Transcript for audio podcast: Medicaid Rates for Residential Habilitation Services Provided at New York State-Operated Residences
From the Office of Inspector General of Department of Health and Human Services
[James Edert] Hello, I'm James Edert, Regional Inspector General for Audit Services in New York. I'm speaking with Jennifer Webb, an audit manager from our New York office about a report titled Medicaid Rates for Residential Habilitation Services Provided at New York State-Operated Residences Are Excessive. Jennifer, can you tell us a little bit about Medicaid residential habilitation services in New York?
[Jennifer Webb] Sure, Jim. New York's Medicaid program provides services to people with developmental disabilities, so these individuals can live in the community, instead of being institutionalized. These services are available to people living in privately or State-operated residences.
[James Edert] What kind of services do these residences provide?
[Jennifer Webb] Staff members help beneficiaries with everyday activities, like eating, bathing, and getting dressed. They also provide training on topics like taking public transportation and interacting with others.
[James Edert] How does New York charge Medicaid for these services?
[Jennifer Webb] New York develops payment rates for these services using a methodology approved by the Centers for Medicare & Medicaid Services, or CMS.
[James Edert] And you reviewed the payment rates for these services?
[Jennifer Webb] Yes. We compared payment rates at State-operated residences to the State's actual costs for providing the services. We also compared these rates to what privately operated residences would charge.
[James Edert] So Jennifer, what did you find when you compared Medicaid payments to New York's actual costs?
[Jennifer Webb] The Medicaid payments were too high. The payment rates did not meet the Federal requirement that payments be consistent with efficiency and economy. Federal Medicaid payments exceeded actual costs by $320 million dollars or 57 percent more than the services actually cost.
[James Edert] How do payments for services at State-operated residences compare to those for services at privately operated residences?
[Jennifer Webb] The payment rate for services at State-operated residences was more than double the average rate compared to privately operated residences offering the same services.
[James Edert] How did these New York State rates affect Federal Medicaid payments?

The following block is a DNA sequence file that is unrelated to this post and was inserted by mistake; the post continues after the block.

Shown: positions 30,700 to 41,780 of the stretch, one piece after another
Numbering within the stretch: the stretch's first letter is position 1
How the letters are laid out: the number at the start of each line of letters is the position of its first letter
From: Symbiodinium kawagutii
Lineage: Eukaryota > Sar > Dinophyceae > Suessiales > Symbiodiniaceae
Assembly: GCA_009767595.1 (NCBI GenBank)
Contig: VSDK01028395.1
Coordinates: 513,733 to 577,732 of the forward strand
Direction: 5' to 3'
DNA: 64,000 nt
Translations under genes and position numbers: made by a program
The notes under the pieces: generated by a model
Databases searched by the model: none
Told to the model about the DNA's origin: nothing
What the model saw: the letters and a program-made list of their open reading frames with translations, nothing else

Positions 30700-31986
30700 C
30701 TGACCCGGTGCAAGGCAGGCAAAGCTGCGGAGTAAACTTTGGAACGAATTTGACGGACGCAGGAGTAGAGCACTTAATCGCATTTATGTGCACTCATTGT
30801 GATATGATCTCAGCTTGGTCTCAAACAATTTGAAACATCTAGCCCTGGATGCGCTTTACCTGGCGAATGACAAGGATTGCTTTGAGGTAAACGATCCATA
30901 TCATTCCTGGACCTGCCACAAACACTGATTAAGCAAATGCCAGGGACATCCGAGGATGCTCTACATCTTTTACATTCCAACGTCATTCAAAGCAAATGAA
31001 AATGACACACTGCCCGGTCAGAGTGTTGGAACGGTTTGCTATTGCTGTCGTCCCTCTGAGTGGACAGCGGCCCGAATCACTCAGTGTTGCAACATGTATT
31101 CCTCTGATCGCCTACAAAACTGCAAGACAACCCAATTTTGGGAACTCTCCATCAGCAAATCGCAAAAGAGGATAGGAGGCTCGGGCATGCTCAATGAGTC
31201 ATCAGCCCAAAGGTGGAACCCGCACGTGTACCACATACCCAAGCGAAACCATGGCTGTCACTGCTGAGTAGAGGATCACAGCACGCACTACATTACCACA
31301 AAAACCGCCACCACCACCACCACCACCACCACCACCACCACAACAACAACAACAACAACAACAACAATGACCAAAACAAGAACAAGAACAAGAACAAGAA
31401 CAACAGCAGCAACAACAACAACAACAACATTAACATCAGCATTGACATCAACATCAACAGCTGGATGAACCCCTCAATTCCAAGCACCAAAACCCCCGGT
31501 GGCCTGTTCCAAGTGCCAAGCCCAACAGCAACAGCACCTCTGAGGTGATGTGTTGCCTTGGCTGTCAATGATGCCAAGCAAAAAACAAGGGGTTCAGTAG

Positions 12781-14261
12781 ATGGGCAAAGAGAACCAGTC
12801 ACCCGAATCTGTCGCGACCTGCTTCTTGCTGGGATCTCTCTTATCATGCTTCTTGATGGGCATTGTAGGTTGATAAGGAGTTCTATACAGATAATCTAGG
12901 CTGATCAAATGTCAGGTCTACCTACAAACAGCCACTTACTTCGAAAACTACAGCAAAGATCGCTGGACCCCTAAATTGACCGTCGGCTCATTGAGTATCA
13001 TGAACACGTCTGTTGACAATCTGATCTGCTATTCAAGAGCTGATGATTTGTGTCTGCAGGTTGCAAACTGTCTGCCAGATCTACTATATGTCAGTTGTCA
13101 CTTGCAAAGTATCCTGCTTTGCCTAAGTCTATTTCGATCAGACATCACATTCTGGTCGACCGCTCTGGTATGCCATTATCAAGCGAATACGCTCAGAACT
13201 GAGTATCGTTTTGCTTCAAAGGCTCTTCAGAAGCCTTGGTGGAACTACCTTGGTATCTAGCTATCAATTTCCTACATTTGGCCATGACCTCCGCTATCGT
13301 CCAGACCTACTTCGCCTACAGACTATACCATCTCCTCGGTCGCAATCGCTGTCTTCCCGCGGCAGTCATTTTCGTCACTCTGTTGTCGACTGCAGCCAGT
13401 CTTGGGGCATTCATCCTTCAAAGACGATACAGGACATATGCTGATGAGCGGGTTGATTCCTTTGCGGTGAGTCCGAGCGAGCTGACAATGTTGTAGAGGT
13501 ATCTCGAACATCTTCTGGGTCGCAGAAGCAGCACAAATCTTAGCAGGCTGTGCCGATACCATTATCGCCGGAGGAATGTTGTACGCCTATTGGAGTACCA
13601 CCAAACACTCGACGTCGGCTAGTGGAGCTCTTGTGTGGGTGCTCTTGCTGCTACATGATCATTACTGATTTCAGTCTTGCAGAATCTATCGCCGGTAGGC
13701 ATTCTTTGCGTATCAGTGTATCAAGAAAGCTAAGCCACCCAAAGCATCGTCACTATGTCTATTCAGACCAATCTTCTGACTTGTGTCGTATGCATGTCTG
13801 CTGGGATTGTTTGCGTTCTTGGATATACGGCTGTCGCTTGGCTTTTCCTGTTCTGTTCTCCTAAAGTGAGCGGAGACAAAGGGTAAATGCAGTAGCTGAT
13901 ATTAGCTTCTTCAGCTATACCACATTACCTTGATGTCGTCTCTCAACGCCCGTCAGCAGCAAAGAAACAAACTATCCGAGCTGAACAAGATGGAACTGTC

[Jennifer Webb] They caused the Federal Government to pay too much. If CMS had ensured that New York's payment rates were based on actual costs and were consistent with efficiency and economy, the Federal Government would have saved $346 million dollars in 2011.
[James Edert] This is the second report that we've issued about New York's rate-setting methodology for certain Medicaid services.
[Jennifer Webb] Yes. Last year, the Inspector General issued a report on how New York calculated payments rates for services at State institutions for people with developmental disabilities. According to that report, if the State had used actual costs in calculating the rates, the Federal Medicaid program could have saved $701 million dollars in 2009.
[James Edert] What are you recommending in this report?
[Jennifer Webb] We recommended that CMS work with New York so that the State's payment rates more accurately reflect the State's actual costs for providing services.
[James Edert] Did CMS agree to do this?
[Jennifer Webb] Yes. CMS agreed with our recommendation and stated that it's actively working with New York to update its rate methodology. And, New York stated that it has submitted a new methodology for CMS to consider.
[James Edert] Give us a look ahead. What additional work have you planned in this area?
[Jennifer Webb] In our next review, we plan to look at how New York is reimbursed for Medicaid residential habilitation services provided at the residences operated by State-contracted providers.
[James Edert] Thank you, Jennifer, for sharing this important work. We look forward to your future audits.
[Jennifer Webb] Thank you, Jim.
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